In Parashat Yitro, Jethro, Moses’ father-in-law advises Moses to delegate authority when he sits in judgment of the people. As a result, the hierarchical system of the Jewish judiciary was established.
After seeing the multitudes of people descending on Moses for advice and judgment, Jethro warns his son-in-law, Moses, that he has taken too much upon himself. Jethro, therefore, suggests: Exodus 18:21, וְאַתָּה תֶחֱזֶה מִכָּל הָעָם אַנְשֵׁי חַיִל, יִרְאֵי אֱ־לֹקִים, אַנְשֵׁי אֱמֶת, שֹׂנְאֵי בָצַע, וְשַׂמְתָּ עֲלֵהֶם שָׂרֵי אֲלָפִים, שָׂרֵי מֵאוֹת, שָׂרֵי חֲמִשִּׁים וְשָׂרֵי עֲשָׂרֹת , And you [Moses] shall discern from among the entire people, men of accomplishment, God fearing people, men of truth, who hate unjust gain, and you shall appoint them leaders of thousands, leaders of hundreds, leaders of fifties and leaders of tens. As a result, 78,600 leaders were later chosen to assist Moses in the judicial system.
Jethro’s contributions to the Jewish people are highly regarded. Rabbinic literature abounds with praise for the former High Priest of Midian, who influenced the Jewish judicial process so profoundly.
Rabbi Pincus suggests that the reason Jethro’s recommendations are considered so important is because the man, Moses, could not be compared to other mortals. Given his very special talents, it surely would have been possible for him to bear the burden of judging all the people. The Torah even calls Moses (Deuteronomy 33:1), אִישׁ הָאֱ־לֹקִים , a man of God. Furthermore, the people certainly would have preferred to be judged by Moses rather than anyone else. But, had Moses judged alone, suggests Rabbi Pincus, the special talents of Moses could not have been replicated in future generations. Not only would all subsequent leaders be of lesser stature, it would have discouraged all non-exceptional people from aspiring to be great in Torah and personal sanctity, fear of Heaven or to become a leader in Israel.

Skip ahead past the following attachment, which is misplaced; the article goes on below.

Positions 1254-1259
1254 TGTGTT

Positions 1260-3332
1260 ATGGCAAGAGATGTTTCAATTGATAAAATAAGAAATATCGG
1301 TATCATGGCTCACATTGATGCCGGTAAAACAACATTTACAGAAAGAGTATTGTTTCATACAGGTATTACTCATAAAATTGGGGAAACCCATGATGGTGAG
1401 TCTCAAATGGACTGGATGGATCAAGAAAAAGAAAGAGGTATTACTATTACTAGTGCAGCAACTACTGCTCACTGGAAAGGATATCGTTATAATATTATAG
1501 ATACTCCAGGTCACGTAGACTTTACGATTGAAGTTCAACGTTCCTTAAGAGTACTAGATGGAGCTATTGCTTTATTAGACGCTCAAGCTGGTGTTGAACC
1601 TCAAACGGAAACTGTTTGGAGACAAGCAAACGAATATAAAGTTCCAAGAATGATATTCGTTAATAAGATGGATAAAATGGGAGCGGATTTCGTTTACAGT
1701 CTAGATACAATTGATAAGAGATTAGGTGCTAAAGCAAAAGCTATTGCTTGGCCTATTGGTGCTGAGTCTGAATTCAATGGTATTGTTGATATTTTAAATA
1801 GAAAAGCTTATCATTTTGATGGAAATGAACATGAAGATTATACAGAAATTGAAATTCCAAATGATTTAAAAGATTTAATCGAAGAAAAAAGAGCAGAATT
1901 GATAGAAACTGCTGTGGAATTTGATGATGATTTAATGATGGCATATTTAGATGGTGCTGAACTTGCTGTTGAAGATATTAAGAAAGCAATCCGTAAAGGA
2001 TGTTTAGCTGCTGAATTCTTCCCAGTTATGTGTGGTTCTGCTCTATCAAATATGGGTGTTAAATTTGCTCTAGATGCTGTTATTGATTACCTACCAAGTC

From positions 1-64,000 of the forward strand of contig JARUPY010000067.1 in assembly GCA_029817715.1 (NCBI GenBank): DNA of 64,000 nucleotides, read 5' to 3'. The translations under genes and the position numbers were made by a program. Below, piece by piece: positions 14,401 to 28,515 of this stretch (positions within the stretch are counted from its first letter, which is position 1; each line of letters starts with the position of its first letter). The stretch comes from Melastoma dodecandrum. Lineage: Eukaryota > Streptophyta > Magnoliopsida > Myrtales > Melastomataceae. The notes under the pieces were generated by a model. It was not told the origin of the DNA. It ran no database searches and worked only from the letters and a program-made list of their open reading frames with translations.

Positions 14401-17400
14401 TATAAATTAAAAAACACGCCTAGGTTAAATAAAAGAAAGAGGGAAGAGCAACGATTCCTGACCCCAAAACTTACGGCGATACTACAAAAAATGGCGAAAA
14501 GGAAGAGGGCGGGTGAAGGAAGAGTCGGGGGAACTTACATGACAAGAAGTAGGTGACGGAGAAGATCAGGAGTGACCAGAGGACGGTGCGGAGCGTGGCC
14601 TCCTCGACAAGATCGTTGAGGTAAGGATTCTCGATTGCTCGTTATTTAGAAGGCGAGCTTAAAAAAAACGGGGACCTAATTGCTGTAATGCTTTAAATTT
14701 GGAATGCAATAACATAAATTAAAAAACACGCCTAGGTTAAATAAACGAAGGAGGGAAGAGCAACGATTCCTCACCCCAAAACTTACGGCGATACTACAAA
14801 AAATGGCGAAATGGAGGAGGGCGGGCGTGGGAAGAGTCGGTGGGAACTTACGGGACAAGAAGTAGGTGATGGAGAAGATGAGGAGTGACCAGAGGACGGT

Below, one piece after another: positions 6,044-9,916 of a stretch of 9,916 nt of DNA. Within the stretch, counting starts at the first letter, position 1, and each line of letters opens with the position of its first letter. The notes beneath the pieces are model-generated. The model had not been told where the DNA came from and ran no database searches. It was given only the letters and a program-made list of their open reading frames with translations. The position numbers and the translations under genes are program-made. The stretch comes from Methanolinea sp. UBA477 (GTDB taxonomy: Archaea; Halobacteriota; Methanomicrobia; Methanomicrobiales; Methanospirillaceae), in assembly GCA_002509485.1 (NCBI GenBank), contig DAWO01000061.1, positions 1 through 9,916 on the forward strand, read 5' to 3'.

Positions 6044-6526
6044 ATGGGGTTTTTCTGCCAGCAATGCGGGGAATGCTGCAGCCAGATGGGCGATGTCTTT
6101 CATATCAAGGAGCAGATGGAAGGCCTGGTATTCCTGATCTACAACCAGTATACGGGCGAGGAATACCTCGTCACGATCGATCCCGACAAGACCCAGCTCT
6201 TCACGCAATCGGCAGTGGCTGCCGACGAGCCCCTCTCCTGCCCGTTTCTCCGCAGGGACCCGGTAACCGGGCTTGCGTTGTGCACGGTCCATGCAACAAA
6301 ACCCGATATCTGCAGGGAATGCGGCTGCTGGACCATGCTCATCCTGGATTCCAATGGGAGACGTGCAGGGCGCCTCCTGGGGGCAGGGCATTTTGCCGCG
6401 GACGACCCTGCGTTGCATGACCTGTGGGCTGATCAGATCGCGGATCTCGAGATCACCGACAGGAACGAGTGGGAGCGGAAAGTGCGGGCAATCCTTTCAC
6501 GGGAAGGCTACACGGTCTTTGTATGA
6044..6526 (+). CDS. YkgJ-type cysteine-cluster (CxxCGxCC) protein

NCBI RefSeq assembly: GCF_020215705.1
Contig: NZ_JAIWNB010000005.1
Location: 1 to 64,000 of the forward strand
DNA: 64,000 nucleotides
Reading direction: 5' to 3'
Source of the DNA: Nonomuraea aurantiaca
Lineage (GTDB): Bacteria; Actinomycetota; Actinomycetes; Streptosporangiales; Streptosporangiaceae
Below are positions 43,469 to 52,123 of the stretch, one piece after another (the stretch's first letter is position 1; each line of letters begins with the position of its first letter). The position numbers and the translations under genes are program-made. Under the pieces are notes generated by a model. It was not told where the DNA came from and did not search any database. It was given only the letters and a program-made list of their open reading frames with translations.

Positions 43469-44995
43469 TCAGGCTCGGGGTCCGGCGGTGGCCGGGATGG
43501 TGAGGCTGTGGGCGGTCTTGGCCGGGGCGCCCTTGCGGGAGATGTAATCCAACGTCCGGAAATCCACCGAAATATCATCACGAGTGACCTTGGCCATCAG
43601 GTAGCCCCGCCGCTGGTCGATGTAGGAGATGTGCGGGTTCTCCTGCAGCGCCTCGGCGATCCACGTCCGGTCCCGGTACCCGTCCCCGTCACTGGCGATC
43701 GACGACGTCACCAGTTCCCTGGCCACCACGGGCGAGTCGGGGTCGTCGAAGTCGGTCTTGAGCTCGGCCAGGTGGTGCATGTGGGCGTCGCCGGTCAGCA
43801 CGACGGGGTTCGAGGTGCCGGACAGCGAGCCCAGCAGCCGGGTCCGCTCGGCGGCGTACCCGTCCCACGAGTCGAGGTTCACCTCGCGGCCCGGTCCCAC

Jethro’s proposal taught that leaders do not have to be perfect, in fact everyone can be a leader according to his ability– officers of thousands, officers of hundreds, officers of fifty and officers of tens. Jethro’s teaching gave hope to every mother and father that their child could grow to be great in Torah, fear of Heaven and a leader in Israel.
The Al-mighty God, suggests Rabbi Pincus, went even further to universalize the call to public service when He said to all the People of Israel, Exodus 19:6, וְאַתֶּם תִּהְיוּ לִי מַמְלֶכֶת כֹּהֲנִים וְגוֹי קָדוֹשׁ , And you shall be onto Me a kingdom of priests and a holy people. While Jethro’s judicial plan suggests that among every ten Jews there must be at least one exceptional Jew who can serve as a judge, God declared that every Jew has the potential to be exceptional.
From Parashat Yitro, and from the modifications of Jethro’s judicial plan by both Moses and God, we see that it must be the aspiration of every Jew to become a person of accomplishment, God-fearing and a person of truth, and for the People of Israel as a whole to become a kingdom of priests and a holy nation. It is only by striving for perfection that we qualify to be, Exodus 19:5, סְגֻלָּה מִכָּל הָעַמִּים , God’s Chosen People. Shabbat Shalom!